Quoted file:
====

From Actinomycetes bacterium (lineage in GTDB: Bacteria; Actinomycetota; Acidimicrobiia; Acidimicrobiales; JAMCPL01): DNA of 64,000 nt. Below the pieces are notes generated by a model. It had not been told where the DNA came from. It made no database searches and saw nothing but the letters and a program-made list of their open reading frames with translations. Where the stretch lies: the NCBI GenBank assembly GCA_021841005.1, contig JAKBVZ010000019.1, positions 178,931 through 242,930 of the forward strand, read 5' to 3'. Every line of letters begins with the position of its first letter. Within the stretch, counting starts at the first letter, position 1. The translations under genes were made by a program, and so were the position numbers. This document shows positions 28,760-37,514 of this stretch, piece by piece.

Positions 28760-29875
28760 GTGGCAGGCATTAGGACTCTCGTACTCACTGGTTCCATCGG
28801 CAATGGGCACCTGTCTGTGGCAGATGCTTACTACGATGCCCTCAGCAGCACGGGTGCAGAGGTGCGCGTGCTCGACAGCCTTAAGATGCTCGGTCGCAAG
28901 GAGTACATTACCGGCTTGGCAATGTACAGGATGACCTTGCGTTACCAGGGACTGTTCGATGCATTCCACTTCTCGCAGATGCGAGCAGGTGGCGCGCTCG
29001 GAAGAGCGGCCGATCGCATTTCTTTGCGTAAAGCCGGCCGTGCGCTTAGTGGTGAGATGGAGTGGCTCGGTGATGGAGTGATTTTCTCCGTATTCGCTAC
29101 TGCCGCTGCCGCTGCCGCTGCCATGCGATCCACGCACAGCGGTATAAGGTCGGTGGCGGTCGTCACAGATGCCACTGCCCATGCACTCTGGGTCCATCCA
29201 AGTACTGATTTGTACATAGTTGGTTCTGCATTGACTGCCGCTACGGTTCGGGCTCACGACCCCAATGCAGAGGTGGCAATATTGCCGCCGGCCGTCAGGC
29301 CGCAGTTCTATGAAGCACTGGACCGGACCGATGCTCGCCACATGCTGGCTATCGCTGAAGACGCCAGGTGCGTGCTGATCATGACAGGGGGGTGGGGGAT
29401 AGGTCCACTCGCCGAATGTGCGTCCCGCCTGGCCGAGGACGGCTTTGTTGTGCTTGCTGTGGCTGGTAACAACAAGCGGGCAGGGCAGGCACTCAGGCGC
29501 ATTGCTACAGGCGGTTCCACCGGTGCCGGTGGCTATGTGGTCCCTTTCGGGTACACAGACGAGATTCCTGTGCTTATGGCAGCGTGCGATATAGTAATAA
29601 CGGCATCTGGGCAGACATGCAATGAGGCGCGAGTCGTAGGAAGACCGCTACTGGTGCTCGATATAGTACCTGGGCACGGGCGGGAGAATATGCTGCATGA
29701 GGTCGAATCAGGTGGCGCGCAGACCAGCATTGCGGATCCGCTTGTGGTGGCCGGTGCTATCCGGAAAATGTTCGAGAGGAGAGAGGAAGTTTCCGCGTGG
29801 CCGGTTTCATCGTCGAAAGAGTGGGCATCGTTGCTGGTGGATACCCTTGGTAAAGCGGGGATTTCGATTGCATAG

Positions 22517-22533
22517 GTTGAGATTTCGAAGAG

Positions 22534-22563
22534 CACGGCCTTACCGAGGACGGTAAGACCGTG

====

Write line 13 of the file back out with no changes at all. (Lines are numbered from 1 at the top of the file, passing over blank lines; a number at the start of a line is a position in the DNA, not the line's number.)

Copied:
29701 GGTCGAATCAGGTGGCGCGCAGACCAGCATTGCGGATCCGCTTGTGGTGGCCGGTGCTATCCGGAAAATGTTCGAGAGGAGAGAGGAAGTTTCCGCGTGG